For Women’s Cyclists, It’s a Steep Climb to Tour Equality
After winning Stage 2 of the Tour de France Femmes, the Dutch cyclist Marianne Vos pulled on the Tour leader’s yellow jersey for the first time and explained that no, actually, this special moment was not something that had always been a dream for her.
As a child, Vos had attended the Tour de France every summer and camped with her family along the course for the entire three weeks, shouting encouragement as the riders sped across flat roads, pedaled up curvy mountain passes and flew down steep slopes. That was where Vos, an Olympic gold medalist and winner of numerous world championships, fell in love with cycling. But the race was only for men, so it was never her goal to win it.
Over time, though, as she became one of the most accomplished women’s cyclists in history, it dawned on her: Why should men get all the media attention, fan adulation and money that only the Tour de France can bring?
This realization was partly how the Tour de France Femmes was revived this week after a 33-year absence. Vos was a major force in lobbying to bring back the women’s race, which was held once in 1955, then again from 1984 to 1989, before it disappeared again for a generation.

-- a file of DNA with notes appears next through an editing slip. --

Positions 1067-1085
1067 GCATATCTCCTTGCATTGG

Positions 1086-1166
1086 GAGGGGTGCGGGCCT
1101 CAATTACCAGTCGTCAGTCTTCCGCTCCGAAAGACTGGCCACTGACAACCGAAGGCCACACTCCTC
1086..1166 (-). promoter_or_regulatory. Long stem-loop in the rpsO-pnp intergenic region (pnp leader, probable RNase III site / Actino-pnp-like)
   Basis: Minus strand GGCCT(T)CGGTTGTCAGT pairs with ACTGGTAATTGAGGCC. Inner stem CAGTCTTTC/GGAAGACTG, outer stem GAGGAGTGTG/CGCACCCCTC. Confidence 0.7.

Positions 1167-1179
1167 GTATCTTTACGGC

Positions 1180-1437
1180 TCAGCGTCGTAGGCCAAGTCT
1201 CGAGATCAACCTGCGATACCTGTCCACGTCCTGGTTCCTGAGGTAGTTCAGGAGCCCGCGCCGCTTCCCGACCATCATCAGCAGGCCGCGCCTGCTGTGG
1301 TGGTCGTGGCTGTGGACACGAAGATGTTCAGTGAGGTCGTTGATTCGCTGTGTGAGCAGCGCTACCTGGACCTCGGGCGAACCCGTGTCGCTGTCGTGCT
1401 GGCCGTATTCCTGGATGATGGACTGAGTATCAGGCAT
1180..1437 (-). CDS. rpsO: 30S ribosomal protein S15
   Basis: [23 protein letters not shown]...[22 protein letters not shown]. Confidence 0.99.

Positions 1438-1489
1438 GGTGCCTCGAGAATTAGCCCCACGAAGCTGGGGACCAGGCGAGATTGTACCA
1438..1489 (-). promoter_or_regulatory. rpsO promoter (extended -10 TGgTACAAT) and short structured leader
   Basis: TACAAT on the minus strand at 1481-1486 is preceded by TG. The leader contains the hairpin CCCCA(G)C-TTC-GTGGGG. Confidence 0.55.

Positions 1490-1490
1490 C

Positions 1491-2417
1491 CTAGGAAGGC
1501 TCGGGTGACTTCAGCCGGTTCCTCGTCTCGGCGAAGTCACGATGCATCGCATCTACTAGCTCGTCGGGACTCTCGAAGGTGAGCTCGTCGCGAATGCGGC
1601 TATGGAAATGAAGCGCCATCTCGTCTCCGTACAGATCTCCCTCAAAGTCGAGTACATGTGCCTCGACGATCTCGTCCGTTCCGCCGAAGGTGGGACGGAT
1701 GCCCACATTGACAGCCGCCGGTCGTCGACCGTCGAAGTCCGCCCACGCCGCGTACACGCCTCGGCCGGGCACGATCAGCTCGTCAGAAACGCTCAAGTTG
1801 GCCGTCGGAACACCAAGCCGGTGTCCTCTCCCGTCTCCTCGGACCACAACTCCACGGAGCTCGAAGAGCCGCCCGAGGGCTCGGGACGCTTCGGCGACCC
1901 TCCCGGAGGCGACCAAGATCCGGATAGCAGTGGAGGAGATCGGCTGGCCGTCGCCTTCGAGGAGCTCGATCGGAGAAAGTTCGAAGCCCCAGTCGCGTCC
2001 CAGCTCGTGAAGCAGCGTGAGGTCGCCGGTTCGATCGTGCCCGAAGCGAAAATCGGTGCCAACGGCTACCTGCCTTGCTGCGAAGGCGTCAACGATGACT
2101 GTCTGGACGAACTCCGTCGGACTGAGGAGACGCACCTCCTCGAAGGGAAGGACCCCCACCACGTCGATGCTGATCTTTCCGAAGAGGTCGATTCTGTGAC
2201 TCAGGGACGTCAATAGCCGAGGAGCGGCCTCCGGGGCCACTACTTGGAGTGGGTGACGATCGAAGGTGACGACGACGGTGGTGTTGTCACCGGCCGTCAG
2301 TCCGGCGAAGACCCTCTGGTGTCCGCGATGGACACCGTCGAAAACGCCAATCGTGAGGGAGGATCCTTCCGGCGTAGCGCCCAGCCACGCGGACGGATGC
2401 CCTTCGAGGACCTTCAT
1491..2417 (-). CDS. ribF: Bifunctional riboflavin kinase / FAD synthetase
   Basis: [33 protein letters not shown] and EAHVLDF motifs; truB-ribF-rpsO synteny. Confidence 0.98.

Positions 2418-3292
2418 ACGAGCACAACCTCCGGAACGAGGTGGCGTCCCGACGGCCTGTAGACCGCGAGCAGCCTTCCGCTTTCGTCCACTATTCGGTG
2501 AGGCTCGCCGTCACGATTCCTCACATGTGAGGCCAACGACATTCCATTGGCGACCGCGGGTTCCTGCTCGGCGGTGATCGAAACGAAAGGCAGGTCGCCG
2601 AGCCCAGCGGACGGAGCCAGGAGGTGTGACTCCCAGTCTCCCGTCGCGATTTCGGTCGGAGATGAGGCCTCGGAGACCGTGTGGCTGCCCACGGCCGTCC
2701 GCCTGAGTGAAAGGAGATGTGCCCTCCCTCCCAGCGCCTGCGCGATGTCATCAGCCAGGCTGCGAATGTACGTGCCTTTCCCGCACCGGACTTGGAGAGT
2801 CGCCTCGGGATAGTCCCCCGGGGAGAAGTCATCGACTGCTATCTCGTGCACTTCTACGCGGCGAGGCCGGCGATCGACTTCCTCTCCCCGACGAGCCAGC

Not until Sunday, in the shadow of the Eiffel Tower and under a searing summer sun, did the women — 144 racers from 24 teams — get back on their bikes for a race associated with the Tour, the most prestigious race in cycling.
“Of course, you can say maybe it has taken too long, but yeah, but I’m just happy it’s here,” said Vos, who kept the yellow jersey on Tuesday after finishing second in Stage 3. It was her second runner-up finish in three days. “I think the time is right.”
For some cyclists and women’s rights advocates like Vos, the time has been right for at least a decade.